Photo by Darold Pinnock on Unsplash

No One Should Be Left Behind

Jim Irion
Non-Monetized Together #svalien
3 min readApr 26, 2023


Who are autistic people? Who are we that this late-diagnosed autistic guy is so adamant that we have time-sensitive resource needs and are lacking societal acceptance? Who and where we are is a matter of global significance. There are enough of us spread out across the world for it to be logically possible that there are many more of us in society than experts currently predict. I have also observed incredible diversity among autistic people.

Rich, middle class, poor, young, middle age, older, various ethnicities, religious, non-religious, nonspeaking, writers, ex-convicts, dark and light-skinned, sight and hearing impaired, gifted, capable, challenged, tall, short, men, women, straight, lesbian, gay, bisexual, trans, de-trans, conservative, liberal, college educated, blue collar, employed, unemployed, retired, and more. Welcome to the autism experience.

Who are we, really? We are people of Nigerian ethnic background who get shot and killed by police because we are non-speaking. We are 18-year-olds who have de-transitioned because gender-affirming clinics prioritized profitable transitions over proficient mental health therapy. We are women who are lucky to get diagnosed at all because we mask and internalize our neurodiversity.

We are clinicians from third-world countries that are neither accepting of nor equipped to address mental health. We are young adults who are stigmatized because of our identity as LGBT. We are ex-convicts whose skin color makes us easy targets for the prison system. We are male suicide attempt survivors who are treated as menaces to society. We are children waiting for an affordable evaluation before it is too late. We are human beings.

For 40 years, I had no idea autism was a link between so many people. I was unaware of how much it conflicted with the rest of society. While I attended public school, something just felt different but I was unable to explain it. After high school, my life was filled with aimless career decisions and unemployment. I have watched as everyone I used to know passed me by. The cycle has only been broken by those who have tragically passed away.

I have been under the heel of the high-functioning labels for all this time. Yet, at age 41, with a four-year college degree, past capable work experience, and fifteen years of community volunteering, I am still on the outside looking in. I used to think I was not an ideal person to be an advocate because of autism. Now I know I am ideal because I know what autism is like and have to take it seriously.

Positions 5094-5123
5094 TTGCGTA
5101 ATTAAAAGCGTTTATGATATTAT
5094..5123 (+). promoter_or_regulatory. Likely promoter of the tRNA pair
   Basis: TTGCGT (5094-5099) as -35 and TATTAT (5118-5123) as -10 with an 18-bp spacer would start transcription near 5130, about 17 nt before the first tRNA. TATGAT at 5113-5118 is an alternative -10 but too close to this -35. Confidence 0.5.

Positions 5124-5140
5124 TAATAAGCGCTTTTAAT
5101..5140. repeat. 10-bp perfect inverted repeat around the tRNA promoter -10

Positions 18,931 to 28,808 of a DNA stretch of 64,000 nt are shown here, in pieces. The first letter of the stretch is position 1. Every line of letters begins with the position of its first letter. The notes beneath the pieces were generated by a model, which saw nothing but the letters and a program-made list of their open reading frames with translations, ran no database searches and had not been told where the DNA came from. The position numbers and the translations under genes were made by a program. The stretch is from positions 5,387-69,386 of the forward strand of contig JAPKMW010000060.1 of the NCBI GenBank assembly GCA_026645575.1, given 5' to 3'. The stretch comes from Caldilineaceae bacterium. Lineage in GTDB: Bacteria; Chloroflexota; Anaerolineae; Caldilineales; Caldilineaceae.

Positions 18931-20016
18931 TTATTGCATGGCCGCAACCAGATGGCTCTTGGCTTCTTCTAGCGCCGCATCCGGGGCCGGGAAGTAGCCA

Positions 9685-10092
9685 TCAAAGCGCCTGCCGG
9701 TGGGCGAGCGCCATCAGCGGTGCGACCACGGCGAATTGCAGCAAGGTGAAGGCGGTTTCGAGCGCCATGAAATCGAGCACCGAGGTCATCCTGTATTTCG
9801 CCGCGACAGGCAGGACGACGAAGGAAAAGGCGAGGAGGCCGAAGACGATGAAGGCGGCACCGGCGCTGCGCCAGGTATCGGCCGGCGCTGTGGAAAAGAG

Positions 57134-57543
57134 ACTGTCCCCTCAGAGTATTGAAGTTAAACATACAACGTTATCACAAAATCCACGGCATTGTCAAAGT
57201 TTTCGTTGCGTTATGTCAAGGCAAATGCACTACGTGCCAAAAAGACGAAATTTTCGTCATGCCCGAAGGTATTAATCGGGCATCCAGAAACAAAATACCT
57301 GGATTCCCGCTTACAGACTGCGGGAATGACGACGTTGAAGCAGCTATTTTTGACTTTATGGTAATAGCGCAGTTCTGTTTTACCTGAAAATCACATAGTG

Each of us knows what an autistic life is like. Each of our stories is important to showcase our special skills as well as the uniqueness of what is needed. With seven years of grassroots experience, I know an autistic advocate is ideally suited to represent such diversity and specialized needs. We are observant and see that not everyone can speak out. We are the strongest and bravest voices to do something about it.

It is not always the case that people lack communication skills. Autism is seen as strange or different, too assertive or distant, disabled or high-functioning. One way or another, we are stigmatized. Many have no one to turn to and are just getting by each day. I can devote my strength to these issues because I am autistic and I take them seriously. I choose to do the right thing because I will not leave anyone behind as I was.

A wise man once said, “Never, never be afraid to do what’s right, especially if the well-being of a person is at stake.” His name was Martin Luther King, Jr. I am willing to do the right thing by stepping up to lead the way. I will not rest until everyone else has priority over me so that I can make sure no one else is left behind. This is personal for me because of the suffering we have endured. Time is of the essence if we are to achieve the changes we still need.

One person is not enough…


Welcome to the next Autism Experience.
We Need Everyone.



Jim Irion
Non-Monetized Together #svalien

I am an autistic advocate, writer and presenter. My writing is primary source research material. "A leader leads. They don't walk away when someone needs help."